MOSCOW -- In the first unscripted press conference since taking office three years ago, President Dmitry Medvedev has declined to reveal whether he will run for the presidency next year but says he will decide "soon."
He spoke for more than two hours at a televised press conference in Skolkovo, the site of a high-tech center the president initiated to spearhead his drive to modernize the Russian economy.
Medvedev fielded questions ranging from relations with NATO to Moscow's traffic, but would not be drawn on the election issue.
"Finally, you've asked the question," Medvedev quipped after 14 minutes in front of more than 800 journalists when asked about the March 2012 presidential vote. He added that "a format other than a press conference would be needed to announce a decision like that."
The president said that a decision was coming soon, referring to a recent interview he gave to Chinese journalists.
"The elections have their rules and I will follow these rules," Medvedev said. "If I decide to make such a statement, I will make it. Just as I said recently in an interview with our Chinese partners, not too much waiting time is left in this situation and this statement will be made quite soon."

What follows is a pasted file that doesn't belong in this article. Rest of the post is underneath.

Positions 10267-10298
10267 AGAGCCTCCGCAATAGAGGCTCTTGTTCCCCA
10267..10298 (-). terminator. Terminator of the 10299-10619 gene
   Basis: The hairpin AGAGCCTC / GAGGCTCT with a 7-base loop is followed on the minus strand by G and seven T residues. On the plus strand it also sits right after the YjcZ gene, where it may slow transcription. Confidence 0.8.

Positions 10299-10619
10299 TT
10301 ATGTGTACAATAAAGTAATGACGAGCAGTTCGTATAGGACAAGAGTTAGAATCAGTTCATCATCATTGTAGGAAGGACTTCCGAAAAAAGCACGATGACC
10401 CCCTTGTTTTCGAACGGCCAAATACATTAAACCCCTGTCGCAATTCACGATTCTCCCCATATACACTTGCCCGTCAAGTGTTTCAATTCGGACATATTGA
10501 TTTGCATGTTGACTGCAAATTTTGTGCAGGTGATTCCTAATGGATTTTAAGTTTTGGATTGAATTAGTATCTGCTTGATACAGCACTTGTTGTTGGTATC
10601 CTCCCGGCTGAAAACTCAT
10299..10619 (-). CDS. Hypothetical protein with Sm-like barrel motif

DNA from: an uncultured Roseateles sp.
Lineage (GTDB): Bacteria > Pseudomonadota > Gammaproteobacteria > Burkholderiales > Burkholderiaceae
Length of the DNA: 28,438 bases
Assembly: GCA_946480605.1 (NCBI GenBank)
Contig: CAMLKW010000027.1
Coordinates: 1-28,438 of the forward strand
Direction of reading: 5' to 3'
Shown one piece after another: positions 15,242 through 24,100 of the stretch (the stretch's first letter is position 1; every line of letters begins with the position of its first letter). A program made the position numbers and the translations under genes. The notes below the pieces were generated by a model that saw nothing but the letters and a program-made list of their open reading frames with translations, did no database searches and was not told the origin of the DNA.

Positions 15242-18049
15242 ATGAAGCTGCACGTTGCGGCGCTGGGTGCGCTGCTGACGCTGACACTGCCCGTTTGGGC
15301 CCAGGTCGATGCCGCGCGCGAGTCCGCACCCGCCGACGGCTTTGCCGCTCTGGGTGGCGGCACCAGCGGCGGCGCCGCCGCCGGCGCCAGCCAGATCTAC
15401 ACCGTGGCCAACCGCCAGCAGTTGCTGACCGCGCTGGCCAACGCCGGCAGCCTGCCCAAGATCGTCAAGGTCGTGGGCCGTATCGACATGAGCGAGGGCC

Speculation has swirled that Medvedev is emerging from the shadow of his mentor, Prime Minister Vladimir Putin, and that he is laying the ground for a second term in the Kremlin. He has, for example, openly criticized Putin's stance opposing international military action in Libya.
But last week, Putin appeared to take the initiative, announcing the formation of an All-Russian National Front, uniting various political forces in advance of the December 2011 elections to the State Duma.
Analysts speculated that the new grouping could serve as a vehicle for Putin to return to the presidency in 2012. He was forced to step down in 2008 by a two-consecutive-term limit in the Russian Constitution.
No Split With Putin
Medvedev downplayed speculation of a rift with Putin.